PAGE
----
A severe thunderstorm packing strong winds and vivid lightening caused considerable damages at Thomson High School last Friday afternoon.
Elsewhere in the same area, there were some structural damages to some of the units at the Thomson Housing Authority, as well as slight damage at Partners for Success. Shingles were blown off some of the housing units, according to Kelly Evans, executive director of the local housing authority.
The storm was responsible for dumping 3 1/2 inches of rain in many portions of McDuffie County.
Another severe storm brought havoc to Thomson and surrounding areas on Monday. That storm produced 2 inches of rain within a half hour. It also caused flooding on city streets, as well as flooding conditions in at least one neighborhood -- an area off Forrest Clary Drive.
The water got so high in a city ditch that it began to spill over into the yard of a local woman, who was forced to flee her home and stay with relatives for the night because of the dangers the flood waters presented.
A small white house was completed surrounded by high waters down the street. The water got so high in that yard that it made its way into two parked cars.
The storm last Friday left scattered damages around Thomson High School.
One of those areas included the Thomson Housing Authority.
"We had some limbs blown down from trees and things like that," Mrs. Evans said. "It could have been much worse."
At Partners for Success, Miriam Smith said the sign out front was blown off and into the parking lot of the nearby middle school. The roof also was blown off the well.
Also, some computer equipment and telephone lines were knocked out at WTHO fm and WTWA am radio stations in Thomson.
In addition, the girls' softball field at the high school was damaged as was a car in the parking lot of the school after winds broke off large tree limbs.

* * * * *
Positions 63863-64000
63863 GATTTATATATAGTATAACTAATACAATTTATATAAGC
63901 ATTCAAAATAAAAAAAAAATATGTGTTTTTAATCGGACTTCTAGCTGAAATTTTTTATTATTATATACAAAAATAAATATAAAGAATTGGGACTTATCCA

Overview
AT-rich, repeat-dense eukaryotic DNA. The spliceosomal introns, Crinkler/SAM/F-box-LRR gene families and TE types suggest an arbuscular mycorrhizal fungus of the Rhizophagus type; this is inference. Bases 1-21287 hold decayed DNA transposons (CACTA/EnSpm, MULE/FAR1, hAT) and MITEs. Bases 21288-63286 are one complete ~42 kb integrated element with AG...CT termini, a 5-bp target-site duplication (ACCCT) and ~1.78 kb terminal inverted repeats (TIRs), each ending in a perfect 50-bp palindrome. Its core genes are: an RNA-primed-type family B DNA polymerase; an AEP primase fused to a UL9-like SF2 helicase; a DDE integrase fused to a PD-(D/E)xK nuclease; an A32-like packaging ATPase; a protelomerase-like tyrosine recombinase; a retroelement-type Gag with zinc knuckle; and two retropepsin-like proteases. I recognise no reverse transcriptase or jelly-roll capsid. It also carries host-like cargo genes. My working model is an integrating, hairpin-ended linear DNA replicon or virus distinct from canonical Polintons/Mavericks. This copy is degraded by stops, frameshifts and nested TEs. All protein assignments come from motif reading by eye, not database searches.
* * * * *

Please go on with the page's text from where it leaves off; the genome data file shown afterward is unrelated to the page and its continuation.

No one was injured, even though dozens of football players and coaches, as well as some administrators and others were inside the school building when the storm struck. The football players and coaches were there preparing for their pre-game meal before the scrimmage game against the Lincoln County Red Devils.
A girls' softball team from Thomson-McDuffie Middle School, meanwhile, were forced to hunker down in a dugout during the midst of the storm. They had been underneath the Terry Holder Batting Cage when the storm passed through shortly after 3:30 p.m.
"We were very fortunate," Thomson High School Principal Rudy Falana said. "It could have been much worse."
Mr. Falana said he got up on the rooftop of the school and was able to get an assessment of the type of damages the school sustained.
"We had some classroom damages due to water leaks from the roof," Mr. Falana said. "We also had some exhaust fans blown off the roof."
The roof of a large porch at the school's vocational building was completely blown off. Pieces of it were found in the rear of the school near the green house and underneath a nearby walkway that leads to the lunchroom.
Damage estimates were not available Monday, according to McDuffie County School Superintendent Jim LeBrun.
"We don't have a total value yet, but a lot of the repairs we've been doing ourselves," Mr. LeBrun said. "Some people with Two State (Construction Company of Thomson) came in and helped us with the roof repairs."
He pointed out that the damages should be covered by property insurance.
The school superintendent explained that a couple of weeks ago, lightening struck the Central School Board Offices, knocking out phone and computer services.
"I'm just glad nobody got hurt," Mr. LeBrun said. "We can fix the property."
Maintenance workers with the school system and contract workers have been busy repairing the roof in time for the first day of school today (Thursday), Mr. LeBrun said.
"We had some debris that blew across the roof and punctured the roof in several locations," he said, noting there was some ceiling damages.
The storm "pretty much destroyed the outfield fence, particularly left field," Mr. LeBrun added. "We'll start work on that next."
The season home opener, which had been slated for Wednesday against Washington-Wilkes, was actually played in Washington because the Thomson field wasn't playable.
The only other damage received on the campus of a local school was at Thomson-McDuffie Middle School, where the flag pole was slightly twisted, Mr. LeBrun said.